Anwar says would apologise to Chinese over MH370


(MM) – Datuk Seri Anwar Ibrahim said he would recommend an apology to China over Malaysia’s handling of flight MH370 crisis if the opposition leader were given a say in the matter.

Speaking in London during an interview with Channel 4 News’ Jonathan Rugman, Anwar asserted that the Malaysian government had “blundered” in the way it conducted search operations for the Malaysia Airlines plane that disappeared on March 8 with 239 people — 153 of whom were Chinese — on board.

“If I have a say, I would say first you need to apologise because some blunders were committed, for example the way we treated some passengers and the fact we knew that the plane turned back but we continued to let the Chinese and the Vietnamese to continue searching in the South China Sea,” Anwar said.

He was answering Rugman’s question about the anger that some Chinese citizens have directed at Malaysia since the plane’s disappearance.

The de facto leader of the PKR political party said, however, that while the initial anger was justified, China and its citizens must also accept the “unprecedented” nature of MH370’s disappearance.

“[But] now it is up to the Malaysian authorities to assure them to not extend to calling for the boycott of the Malaysian agents, airlines, Visit Malaysia Year, which I think is not proper, because for the incompetence or the failure of authorities, you cannot condemn the nation or the people at large,” Anwar added.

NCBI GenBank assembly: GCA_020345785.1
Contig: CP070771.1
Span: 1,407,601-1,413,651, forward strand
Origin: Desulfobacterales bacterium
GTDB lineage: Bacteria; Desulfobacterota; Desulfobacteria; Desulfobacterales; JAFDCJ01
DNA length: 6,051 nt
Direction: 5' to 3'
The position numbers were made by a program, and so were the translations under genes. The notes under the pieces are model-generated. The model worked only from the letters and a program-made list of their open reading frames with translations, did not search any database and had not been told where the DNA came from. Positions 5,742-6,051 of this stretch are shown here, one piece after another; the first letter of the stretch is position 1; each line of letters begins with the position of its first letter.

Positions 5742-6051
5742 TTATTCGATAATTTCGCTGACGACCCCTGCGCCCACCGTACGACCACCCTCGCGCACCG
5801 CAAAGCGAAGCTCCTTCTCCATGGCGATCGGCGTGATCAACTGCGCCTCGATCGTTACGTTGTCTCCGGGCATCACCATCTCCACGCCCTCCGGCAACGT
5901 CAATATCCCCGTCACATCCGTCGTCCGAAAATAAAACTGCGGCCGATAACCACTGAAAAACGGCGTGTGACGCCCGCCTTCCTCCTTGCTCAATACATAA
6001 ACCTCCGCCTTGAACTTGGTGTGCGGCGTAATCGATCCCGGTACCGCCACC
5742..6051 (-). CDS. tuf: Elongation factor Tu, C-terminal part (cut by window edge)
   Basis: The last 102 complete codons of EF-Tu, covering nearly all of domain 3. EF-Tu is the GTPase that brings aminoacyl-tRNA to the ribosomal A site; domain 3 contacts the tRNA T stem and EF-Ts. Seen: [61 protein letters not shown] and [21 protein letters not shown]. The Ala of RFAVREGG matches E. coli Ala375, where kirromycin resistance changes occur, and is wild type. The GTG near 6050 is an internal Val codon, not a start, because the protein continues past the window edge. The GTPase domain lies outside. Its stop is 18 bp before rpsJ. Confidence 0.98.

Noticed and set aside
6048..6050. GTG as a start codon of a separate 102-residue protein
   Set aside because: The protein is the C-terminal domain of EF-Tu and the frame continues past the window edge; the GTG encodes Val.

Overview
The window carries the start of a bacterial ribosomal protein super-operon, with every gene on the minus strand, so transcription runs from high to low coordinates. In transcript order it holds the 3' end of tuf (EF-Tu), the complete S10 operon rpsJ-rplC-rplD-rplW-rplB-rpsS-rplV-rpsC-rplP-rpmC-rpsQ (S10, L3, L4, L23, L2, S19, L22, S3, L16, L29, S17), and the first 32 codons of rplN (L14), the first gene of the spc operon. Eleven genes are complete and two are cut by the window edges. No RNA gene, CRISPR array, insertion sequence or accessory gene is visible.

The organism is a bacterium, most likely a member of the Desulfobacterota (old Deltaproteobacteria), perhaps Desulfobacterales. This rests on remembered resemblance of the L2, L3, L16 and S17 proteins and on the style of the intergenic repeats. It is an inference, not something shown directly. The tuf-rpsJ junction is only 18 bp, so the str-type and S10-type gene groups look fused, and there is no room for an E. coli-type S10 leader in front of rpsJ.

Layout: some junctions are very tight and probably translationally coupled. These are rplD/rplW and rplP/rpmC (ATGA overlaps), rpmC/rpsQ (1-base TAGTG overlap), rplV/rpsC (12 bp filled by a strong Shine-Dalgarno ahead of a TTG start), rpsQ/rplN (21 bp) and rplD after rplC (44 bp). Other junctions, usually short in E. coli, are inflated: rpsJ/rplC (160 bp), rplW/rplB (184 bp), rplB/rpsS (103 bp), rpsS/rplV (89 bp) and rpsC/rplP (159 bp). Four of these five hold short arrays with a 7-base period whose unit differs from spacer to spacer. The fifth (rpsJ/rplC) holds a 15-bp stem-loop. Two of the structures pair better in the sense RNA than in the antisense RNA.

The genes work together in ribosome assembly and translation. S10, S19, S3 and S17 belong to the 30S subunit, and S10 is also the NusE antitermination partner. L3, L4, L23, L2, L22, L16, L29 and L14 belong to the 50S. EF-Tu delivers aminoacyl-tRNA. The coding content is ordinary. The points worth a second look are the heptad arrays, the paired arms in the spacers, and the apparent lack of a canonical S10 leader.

He earlier pointed to the latest contradiction to surface over the case of MH370 — the revelation that the final transmission from the cockpit was “Good night, Malaysian 370” instead of the earlier circulated “Alright, good night”— and said it “confirms the issue of incompetence and a reluctance to be transparent.”

Malaysia has resisted previous suggestions for it to apologise over how it conducted the MH370 search, with acting Transport Minister Datuk Seri Hishammuddin Hussein saying it would not hesitate to do so if investigations showed the country to be at fault.

Ire among Chinese citizens over the way Malaysia has led search efforts for the MAS plane gradually grew as days went on without any sign of the plane.

A series of apparent contradictions early on during the plane’s disappearance led China to accuse Malaysia of being opaque with information.

Chinese anger came to a head when Malaysia announced on March 24 that analysis of satellite data concluded that the flight “ended somewhere in the middle of the Indian Ocean,” which the families rejected in the absence of physical evidence.

On Sunday, several families of Chinese passengers of MH370 arrived in Kuala Lumpur from Beijing, and held a press conference to denounce Malaysia’s handling of the search for the plane.

Some held aloft banners that read in Chinese and English: “You must return relatives of MH370, no strings attached” and “Hand us the murderer”.

The fallout over the MH370 crisis has already forced Malaysia to discontinue efforts to promote Visit Malaysia Year to China.

It had also been expected to sully China-Malaysia ties on the 40th anniversary of their diplomatic relations.

But China’s Ambassador to Malaysia Dr Huang Huikang on Wednesday moved to ease concern in Malaysia over Beijing’s perceived unhappiness, giving Putrajaya his country’s assurance of continued balmy relations.

MH370 went missing shortly after departing Kuala Lumpur International Airport for Beijing on March 8 and remains missing despite an international search involving over two dozen countries.

Search is now concentrated in an area 2,000km west of Perth, Australia where a race against time is currently on to locate the plane’s “black boxes” before their transmitter beacons run out of power around April 8.